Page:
Sylvester Road party over before it begins

Mission RCMP spent hours ensuring a party didn't happen last Saturday

Mission Mounties shut down a party last Saturday (Aug. 18) before it began.

Around 5 p.m. police found about 30 people trying to set up camp and a sound stage 15 km up the forestry road at the end of Sylvester, just east of Mission.

RCMP estimate between 1,000 and 1,500 people would have attended, and noted organizers didn’t have a permit for the event on Crown land.

“They were told to take down the equipment and asked to leave,” said Cpl. Sharon Siluch, adding alcohol was poured out and police were in the area until 2 a.m. “First and foremost, public safety was our number one concern. The terrain in this area is very rugged and members witnessed people drinking alcohol. Therefore, the priority was to shut down the event.”

Chilliwack resident Ty Mart was disappointed police got wind of the Facebook-invite party and said police created a dangerous situation by forcing intoxicated individuals to leave the site.

He says people camp in the area, and questions why a large group of friends would need a permit to get together.

Everyone knows someone, he said.

Mart had his camping gear and planned to spend the night with friends. They arrived around noon, but left for a little while, and when they returned later that day, police had a roadblock at the entrance to Lost Creek Forest Service Road.

Organizers had been there since the night before setting up, said the 24-year-old, who is friends with the party planners.

The gathering was already happening when police put a stop to it, according to Shane McEwen, one of the head organizers.

In an e-mail to The Record, he notes all the equipment was set up when police arrived and the first performer took the stage around 8 p.m. with police watching in the background. Organizers had complied with police requests to take down more than 90 per cent of speakers and “volume levels (were) only slightly louder than a car’s stereo.”

A few people started to dance and about an hour later, organizers were told to pack it in.

“We complied and packed everything up and it was approximately 12 a.m. by the time we finished,” said McEwen, adding a flat bed tow truck took away their large diesel generator at the organizers’ expense.

Police could have handled the situation better, Mart opined, preferring police keep an eye on the entire party instead of preventing it from happening.

“The crowd is pretty mellow.”

Mart has been to about a dozen similar parties across the province in the last few years. He says these events happen every weekend and, in his experience, people just want to be with their friends and enjoy the scenery. Attendees usually range in age from late teens to late 20s.

“The organizers do a good job packing up too … this is one of the more organized ones.”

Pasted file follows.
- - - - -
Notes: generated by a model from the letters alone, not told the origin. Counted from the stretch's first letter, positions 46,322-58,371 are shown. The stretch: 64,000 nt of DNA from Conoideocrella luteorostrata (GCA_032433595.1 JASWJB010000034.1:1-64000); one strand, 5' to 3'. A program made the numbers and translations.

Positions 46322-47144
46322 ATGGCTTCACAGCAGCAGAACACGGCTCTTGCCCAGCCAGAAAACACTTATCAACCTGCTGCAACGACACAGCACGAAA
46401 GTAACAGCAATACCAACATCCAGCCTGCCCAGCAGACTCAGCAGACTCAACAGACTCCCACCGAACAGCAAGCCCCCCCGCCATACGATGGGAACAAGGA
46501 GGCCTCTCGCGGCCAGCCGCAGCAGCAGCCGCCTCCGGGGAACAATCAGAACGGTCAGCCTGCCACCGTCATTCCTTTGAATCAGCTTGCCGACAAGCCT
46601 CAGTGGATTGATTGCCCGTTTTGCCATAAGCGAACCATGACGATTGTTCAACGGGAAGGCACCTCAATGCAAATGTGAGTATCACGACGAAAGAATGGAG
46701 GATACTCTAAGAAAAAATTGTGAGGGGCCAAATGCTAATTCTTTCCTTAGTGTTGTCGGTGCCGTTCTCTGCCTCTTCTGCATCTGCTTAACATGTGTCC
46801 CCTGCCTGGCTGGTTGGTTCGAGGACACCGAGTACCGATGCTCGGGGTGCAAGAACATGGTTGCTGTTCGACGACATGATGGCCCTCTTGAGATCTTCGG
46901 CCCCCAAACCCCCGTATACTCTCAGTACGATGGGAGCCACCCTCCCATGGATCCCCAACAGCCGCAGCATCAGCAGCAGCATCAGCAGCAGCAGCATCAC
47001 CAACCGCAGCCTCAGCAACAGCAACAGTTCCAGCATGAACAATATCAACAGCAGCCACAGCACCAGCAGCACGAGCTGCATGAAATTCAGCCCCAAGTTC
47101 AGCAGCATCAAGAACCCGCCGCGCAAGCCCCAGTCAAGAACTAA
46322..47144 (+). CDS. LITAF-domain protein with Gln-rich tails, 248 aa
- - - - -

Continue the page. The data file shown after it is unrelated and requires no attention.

According to Mart, organizers had spent thousands of dollars, and had arranged a shuttle bus to pick people up from SkyTrain stations across the region. Because everyone was being turned away, Mart says it’s impossible to know how big the event would have been.

This isn’t the first time someone has tried to set up a large party in a remote area in the community. McEwen says his group successfully hosted a similar party at the same location last month with cooperation from police.

Last year police also put a stop to a gathering up Burma Road on the west side of Mission.

Just Posted

Suspects charged after police incident by golf course

Mission and Maple Ridge RCMP combined forces to arrest two men

Mobile complaint clinic coming to Langley Feb. 9

The B.C. Ombudsperson is touring cities, taking complaints against the provincial government

UPDATE: Tsunami warning cancelled for coastal British Columbia

Warning issued following 7.9 earthquake off Kodiak, AK

‘Restless night’ for Semiahmoo First Nation after tsunami warning

Alaska earthquake puts Semiahmoo First Nation on notice

Mission RCMP recover 22 stolen vehicles and several firearms

Charges are still pending after police search two separate properties

Tsunami warnings 101: Canada

Here are some things to know about tsunami alerts in Canada and how they work

Victims restrained, sex toys and cash stolen from B.C. adult store

Armed suspects sought in adult store robbery

10 Safeways in Lower Mainland to close, union says

Locations in Vancouver, Burnaby, Surrey, Coquitlam, Richmond and Mission slated to shut

Vancouver Islanders ponder need for tsunami siren song

Alarm sounds in Port Alberni but not at the DND base in Esquimalt

Five charged in bid to shut pop-up pot market in Vancouver’s Robson Square

Marijuana flower, edibles, money and some weapons were seized as part of weekend raid

Babcock, Goyette and Smyth honoured at Order of Hockey in Canada

Mike Babcock, from Saskatoon, guided the Detroit Red Wings to a Stanley Cup in 2008

Bell Canada alerts customers who may be affected by latest data breach

Federal Office of the Privacy Commissioner said it had been notified

‘The tsunami alarm failed my household’: North Coast residents concerned over sirens, alerts

People living in northern communities share how they learned about Tuesday’s tsunami warning

Snowboarder dies at Vancouver Island ski resort

Death at Mount Washington Alpine Resort

Most Read